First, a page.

Initially unaware of the potential timing, I coincidentally happened to be at a sports bar in a small town in the Midwest when Michael Sam was picked up in the NFL draft by his college home state St. Louis Rams in May.
The crowd of drinkers and diners watching live sports network coverage on monitors ringing the room were cognizant yet nonplussed about the historic announcement of the NFL’s first “out” gay player. Even Sam’s passionate and exuberant celebratory-cake-smeared ESPN-televised kiss with boyfriend Vito Cammisano was relegated to a communally blasé reaction.
America, it seems, is more accepting of gay professional athletes than some might have anticipated – or still think.
Surprisingly, though, few gay professional athletes have acknowledged their sexual orientation. Those in “major” sporting leagues, especially among men and until recent notable exceptions, have remained in the closet while still active competitors.
Sports are proving to be the final frontier for gay acceptance.
A decade ago, most considered it improbable that entrenched attitudes about military service and civil marriage, as well as employment equality and cultural acceptance, would allow advancement in those arenas prior to the advent of acknowledgment by gay athletes. Nor would many have expected that broad and strong support for all would become the dominant societal standard so soon.
Yet progress in sports has proven more elusive. In fact, in a national survey of LGBT Americans conducted last year by the Pew Research Center, only four percent considered professional sports leagues friendly to gays, while 59 percent saw them as unfriendly. Only two percent mentioned athletes as important figures in advancing gay rights on a national level.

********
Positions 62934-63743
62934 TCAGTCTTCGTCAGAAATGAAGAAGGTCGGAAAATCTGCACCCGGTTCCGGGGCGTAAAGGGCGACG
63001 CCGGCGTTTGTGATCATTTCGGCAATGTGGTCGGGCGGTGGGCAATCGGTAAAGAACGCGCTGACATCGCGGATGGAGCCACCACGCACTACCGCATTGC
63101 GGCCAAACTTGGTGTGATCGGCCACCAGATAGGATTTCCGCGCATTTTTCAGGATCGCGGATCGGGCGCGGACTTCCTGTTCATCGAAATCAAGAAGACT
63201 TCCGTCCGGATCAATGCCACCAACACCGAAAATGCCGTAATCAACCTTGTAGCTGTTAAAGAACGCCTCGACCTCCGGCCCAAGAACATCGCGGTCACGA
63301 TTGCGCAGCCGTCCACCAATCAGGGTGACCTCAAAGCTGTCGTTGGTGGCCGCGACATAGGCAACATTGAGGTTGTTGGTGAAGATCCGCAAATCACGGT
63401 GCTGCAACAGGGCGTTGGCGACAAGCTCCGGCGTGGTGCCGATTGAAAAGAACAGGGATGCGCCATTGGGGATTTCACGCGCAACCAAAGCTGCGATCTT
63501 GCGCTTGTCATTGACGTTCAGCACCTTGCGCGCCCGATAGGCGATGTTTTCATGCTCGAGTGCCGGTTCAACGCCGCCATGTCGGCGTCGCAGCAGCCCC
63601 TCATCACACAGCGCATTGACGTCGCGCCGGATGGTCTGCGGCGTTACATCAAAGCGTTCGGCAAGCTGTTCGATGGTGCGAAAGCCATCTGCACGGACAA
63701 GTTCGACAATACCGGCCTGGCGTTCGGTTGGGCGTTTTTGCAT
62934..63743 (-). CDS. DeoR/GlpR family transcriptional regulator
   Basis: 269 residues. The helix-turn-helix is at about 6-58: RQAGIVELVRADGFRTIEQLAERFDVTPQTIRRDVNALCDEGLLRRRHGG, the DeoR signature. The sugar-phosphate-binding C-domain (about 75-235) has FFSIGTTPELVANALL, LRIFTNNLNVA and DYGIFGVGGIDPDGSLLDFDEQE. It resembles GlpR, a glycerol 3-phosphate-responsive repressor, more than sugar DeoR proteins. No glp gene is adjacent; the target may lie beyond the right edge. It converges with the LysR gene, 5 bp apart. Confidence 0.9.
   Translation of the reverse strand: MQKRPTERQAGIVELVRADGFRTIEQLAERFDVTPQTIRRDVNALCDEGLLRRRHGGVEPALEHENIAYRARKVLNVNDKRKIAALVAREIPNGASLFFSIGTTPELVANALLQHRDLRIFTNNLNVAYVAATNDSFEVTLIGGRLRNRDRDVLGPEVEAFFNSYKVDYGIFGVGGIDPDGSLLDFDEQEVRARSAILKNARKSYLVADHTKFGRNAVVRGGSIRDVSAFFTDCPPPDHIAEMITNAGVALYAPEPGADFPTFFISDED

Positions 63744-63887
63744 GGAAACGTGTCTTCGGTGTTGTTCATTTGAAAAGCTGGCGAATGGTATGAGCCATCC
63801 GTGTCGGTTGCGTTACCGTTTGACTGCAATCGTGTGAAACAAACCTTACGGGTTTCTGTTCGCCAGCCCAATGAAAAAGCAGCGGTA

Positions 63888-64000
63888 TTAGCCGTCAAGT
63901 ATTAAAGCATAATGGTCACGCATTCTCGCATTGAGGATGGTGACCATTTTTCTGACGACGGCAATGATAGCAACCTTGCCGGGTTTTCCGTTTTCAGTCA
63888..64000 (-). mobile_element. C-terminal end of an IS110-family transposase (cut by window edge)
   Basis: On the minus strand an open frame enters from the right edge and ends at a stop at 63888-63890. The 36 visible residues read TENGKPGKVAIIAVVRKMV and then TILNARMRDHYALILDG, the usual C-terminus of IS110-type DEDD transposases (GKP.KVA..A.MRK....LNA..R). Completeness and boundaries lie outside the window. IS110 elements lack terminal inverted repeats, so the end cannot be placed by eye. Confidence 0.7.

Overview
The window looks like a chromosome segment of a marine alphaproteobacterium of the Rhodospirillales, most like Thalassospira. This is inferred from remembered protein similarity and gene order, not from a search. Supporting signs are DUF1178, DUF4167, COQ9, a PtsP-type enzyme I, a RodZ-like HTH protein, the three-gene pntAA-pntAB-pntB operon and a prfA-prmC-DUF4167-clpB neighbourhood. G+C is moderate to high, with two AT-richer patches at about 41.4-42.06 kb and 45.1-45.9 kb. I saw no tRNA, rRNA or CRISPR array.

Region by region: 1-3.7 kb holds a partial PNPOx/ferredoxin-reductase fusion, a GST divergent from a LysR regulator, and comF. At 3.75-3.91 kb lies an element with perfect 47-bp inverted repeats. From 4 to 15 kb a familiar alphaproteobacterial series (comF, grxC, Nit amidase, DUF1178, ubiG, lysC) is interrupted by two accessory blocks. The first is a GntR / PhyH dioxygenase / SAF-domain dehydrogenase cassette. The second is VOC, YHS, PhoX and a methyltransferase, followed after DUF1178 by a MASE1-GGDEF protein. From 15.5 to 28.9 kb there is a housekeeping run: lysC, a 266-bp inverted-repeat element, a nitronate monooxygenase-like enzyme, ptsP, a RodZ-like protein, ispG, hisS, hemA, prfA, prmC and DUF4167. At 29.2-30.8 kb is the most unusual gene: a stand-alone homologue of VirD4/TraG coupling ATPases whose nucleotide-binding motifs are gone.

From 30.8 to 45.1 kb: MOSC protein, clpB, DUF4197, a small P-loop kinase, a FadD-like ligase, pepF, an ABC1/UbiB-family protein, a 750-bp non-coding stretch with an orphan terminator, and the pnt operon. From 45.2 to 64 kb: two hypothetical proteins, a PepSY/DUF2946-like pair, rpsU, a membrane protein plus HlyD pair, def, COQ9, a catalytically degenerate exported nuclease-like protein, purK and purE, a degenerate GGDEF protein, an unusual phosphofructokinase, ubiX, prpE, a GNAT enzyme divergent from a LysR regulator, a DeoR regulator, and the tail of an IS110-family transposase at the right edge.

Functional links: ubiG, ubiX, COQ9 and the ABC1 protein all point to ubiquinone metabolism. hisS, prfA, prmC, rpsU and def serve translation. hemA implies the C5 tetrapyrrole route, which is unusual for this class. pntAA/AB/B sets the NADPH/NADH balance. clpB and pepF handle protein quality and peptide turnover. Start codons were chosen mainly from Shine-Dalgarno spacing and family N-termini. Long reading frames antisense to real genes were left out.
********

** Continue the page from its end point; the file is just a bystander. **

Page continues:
While a small number of athletes in a variety of endeavors have revealed their sexual orientation, the high-profile major-money-making sports have, until recently, remained devoid of “out” athletes.
Following the conclusion of the 2012-13 NBA season, 12-year pro basketball player Jason Collins came out in a column he penned for Sports Illustrated, subsequently becoming a free agent. In February, after signing with the Brooklyn Nets, Collins became the first publicly gay athlete playing in any of the “Big Four” pro sports leagues of baseball, basketball, football or hockey. At the time, NBA Commissioner Adam Silver indicated in interviews that it was “disappointing it took this long for this moment to finally happen in the sports world.”
Silver went on to say that “this is an area where no one in sports should be too proud.” “I’m cautious about celebrating it too much because where sports has led in so many ways, this is one of the places where we’ve trailed. This should have happened long ago,” he added.
Silver noted that he “looks forward to the day when it’s no longer news for a team to sign an openly gay player” while understanding why Collins’ signing was “such a big deal.” “It is a big deal for this league, and hopefully, in the way that sports can uniquely impact society, that this is an area where, for the next Michael Sam, they feel that much more comfortable coming out.”
When Sam came out in February, delaying a public announcement until finishing his college career, sports observers anticipated that several prominent professional football players would reveal that they are gay. That has yet to occur.
Only last week did Arizona State University’s Chip Sarafin become the first active Division I college football player to come out publicly, in an interview published in Compete magazine. Sarafin’s announcement closely followed Division I basketball player Derrick Gordon’s likewise groundbreaking revelation at U-Mass.
Despite the hesitation of gay athletes to come out, every high school, college, amateur and professional athlete that does so swings the closet door open a bit wider for others to follow. The now commonplace support of teammates, coaches, institutions and, importantly, fans has also oiled the hinges.
Despite delay, the day is near when it won’t matter. Even to us.